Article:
Analysis: About Russia, not peace

This is not the first time the Russians have proposed Moscow as a venue of talks.

By
September 9, 2016 03:01
3 minute read.
Netanyahu and Abbas

Netanyahu and Abbas. (photo credit: REUTERS)

 
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The toughest part of negotiations, said US Secretary of State John Kerry repeatedly in 2013, paraphrasing former British prime minister Tony Blair, is the launch.

The reason for this, he said as he labored to start negotiations that year, “is because both sides want to understand what the parameters are, how you will negotiate and what you negotiate about. And once you get to that, then you can begin to dig in and get to the hard work.”

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If that is the case, then the announcement by the Russian Foreign Ministry on Thursday that both Prime Minister Benjamin Netanyahu and Palestinian Authority President Mahmoud Abbas have agreed“in principle” to talks in Moscow ought to be cause for celebration.

If the hardest part is the launch, and the Russians announced that a launch is on the way, then the rest should be just filling in the details, right? Wrong, obviously. Because if there is one thing 25 years of negotiations has taught, it is that both Blair and Kerry were mistaken. The hardest part is not starting the negotiations, but rather conducting and concluding them. Because what has emerged inside the negotiating room, time and time again, is that the gap between the most Israel is willing to give, and the least the Palestinians are willing to accept, is cavernous.

The aphorism that “everyone knows what a solution will look like” has, likewise, proven wrong repeatedly. The sides have very different conceptions of what a solution will look like. Where will the borders run? What is to be done in Jerusalem? Will Israel retain security control inside a Palestinian state? What will happen to refugee claims? Will the Palestinians recognize Israel as the nation-state of the Jewish people? It is hard to believe that shifting the meeting ground from Washington to Moscow is going to significantly change any of that. No one ever said that the air in Moscow makes one wise, or more willing to compromise.

Yet the Russian Foreign Ministry announcement is significant, if not because it is the harbinger of an accord just lurking right around the corner – as Kerry wanted everyone to believe back in 2013 – but rather because of what it says about Russia’s emerging power and influence in the region.

This is not the first time the Russians have proposed Moscow as a venue of talks. They did it a number of times in 2008, soon after the Annapolis Conference held by then-US president George W. Bush. But back then, everyone politely nodded, gave the Russians a gentle pat on the head, and moved on. The Americans were fully engaged in the region, and had no interest in letting the Russians elbow in on a process they were leading.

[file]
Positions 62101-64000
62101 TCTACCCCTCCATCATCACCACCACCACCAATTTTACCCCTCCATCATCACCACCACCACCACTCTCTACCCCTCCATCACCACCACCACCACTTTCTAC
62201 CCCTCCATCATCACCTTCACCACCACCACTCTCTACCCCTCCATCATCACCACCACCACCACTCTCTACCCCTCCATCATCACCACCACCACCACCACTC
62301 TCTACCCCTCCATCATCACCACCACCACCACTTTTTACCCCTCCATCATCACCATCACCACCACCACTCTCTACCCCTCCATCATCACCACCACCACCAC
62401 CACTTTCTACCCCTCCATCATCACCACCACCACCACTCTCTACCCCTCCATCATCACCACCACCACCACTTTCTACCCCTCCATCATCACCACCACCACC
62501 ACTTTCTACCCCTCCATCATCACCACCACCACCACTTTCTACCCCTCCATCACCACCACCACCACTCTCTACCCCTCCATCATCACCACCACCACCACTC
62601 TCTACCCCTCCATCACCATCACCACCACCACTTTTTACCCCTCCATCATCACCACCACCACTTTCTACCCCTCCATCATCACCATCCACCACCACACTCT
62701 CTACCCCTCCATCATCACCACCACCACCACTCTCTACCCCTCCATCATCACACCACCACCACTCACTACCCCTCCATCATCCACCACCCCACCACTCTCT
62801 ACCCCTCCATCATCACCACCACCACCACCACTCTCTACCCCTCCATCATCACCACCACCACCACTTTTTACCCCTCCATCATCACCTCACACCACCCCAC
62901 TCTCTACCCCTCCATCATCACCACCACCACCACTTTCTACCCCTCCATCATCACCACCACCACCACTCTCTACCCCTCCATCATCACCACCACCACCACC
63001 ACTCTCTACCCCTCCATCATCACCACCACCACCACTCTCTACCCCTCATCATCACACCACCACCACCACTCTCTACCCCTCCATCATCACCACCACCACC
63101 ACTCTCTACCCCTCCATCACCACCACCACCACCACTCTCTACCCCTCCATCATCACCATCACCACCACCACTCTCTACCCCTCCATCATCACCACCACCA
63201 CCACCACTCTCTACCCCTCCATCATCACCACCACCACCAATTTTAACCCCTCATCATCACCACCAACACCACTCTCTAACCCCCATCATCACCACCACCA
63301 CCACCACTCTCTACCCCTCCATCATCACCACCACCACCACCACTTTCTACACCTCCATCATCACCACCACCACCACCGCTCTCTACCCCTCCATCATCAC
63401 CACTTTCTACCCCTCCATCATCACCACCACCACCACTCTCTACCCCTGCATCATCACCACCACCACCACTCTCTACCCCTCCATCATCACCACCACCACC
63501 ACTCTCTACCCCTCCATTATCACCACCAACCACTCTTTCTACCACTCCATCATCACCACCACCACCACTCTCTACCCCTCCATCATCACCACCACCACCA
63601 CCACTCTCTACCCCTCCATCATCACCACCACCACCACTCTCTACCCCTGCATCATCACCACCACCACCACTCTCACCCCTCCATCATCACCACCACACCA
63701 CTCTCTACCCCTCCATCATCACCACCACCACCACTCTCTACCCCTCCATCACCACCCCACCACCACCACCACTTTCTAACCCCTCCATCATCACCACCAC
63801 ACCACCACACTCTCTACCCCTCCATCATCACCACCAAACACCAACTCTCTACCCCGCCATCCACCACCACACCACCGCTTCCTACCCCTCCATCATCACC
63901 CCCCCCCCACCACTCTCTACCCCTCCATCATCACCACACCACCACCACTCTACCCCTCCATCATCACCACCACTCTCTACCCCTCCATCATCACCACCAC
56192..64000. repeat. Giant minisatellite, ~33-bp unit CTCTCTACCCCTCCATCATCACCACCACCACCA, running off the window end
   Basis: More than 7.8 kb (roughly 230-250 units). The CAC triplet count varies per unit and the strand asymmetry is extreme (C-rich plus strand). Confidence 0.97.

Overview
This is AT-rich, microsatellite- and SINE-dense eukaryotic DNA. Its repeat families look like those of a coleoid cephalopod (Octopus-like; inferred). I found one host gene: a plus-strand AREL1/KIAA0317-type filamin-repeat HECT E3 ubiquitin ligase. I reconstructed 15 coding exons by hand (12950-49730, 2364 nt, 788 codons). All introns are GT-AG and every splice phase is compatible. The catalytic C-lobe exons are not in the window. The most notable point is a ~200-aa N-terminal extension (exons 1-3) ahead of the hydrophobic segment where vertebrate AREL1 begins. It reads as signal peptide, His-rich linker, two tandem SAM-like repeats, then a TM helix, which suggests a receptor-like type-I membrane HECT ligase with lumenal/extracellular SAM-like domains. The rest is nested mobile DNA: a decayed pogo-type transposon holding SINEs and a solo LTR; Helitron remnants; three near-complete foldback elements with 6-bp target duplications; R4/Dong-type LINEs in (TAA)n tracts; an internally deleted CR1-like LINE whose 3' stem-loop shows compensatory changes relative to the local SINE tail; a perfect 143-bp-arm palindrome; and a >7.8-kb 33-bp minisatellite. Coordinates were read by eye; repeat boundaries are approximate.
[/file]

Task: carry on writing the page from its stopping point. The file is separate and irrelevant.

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That was then. Quite a lot has changed in the Middle East in the intervening eight years, including the stature of Russia and the US. The star of the former is on the rise, while that of the latter is waning.

With Russia significantly engaged militarily right on Israel’s doorstep in Syria, and with close coordination between the two militaries critical to prevent any accidental engagement between the two air forces, Moscow’s request this time is harder – if not impossible – for Jerusalem to ignore.

It’s not a matter, as some have posited, of an Israeli bellyfull of tension with the Obama administration, foolishly looking to hedge its bets by looking to forge closer relations with Russia at America’s expense.

On the contrary, it’s a pragmatic realization that Moscow has filled a vacuum left by the US in the region, and is a player here to an extent not seen since before the 1973 Yom Kippur War. As such, unlike in 2008, when Moscow calls, Jerusalem can’t just ignore it.

The same is true of the Palestinians.

While Abbas would probably certainly prefer a diplomatic process led by the French rather than by the Russians – making the assumption, not an unrealistic one – that the French would lean harder on Israel than Moscow would, he too cannot dismiss Putin’s call.

First of all, Russia has for so long backed the Palestinian cause, that they cannot now just be ignored. And, secondly, because Egyptian President Abdel Fattah al-Sisi – an important backer for Abbas – has come out in support of the notion, a sign of the emerging Russian-Egyptian alliance that swiftly followed a deterioration in US-Egypt ties.

While peace may not emerge from a meeting in Moscow between Abbas and Netanyahu, having the two leaders meet in one of the Kremlin’s gilded rooms will show the degree to which Russia’s influence in the Mideast has skyrocketed over the last eight years.

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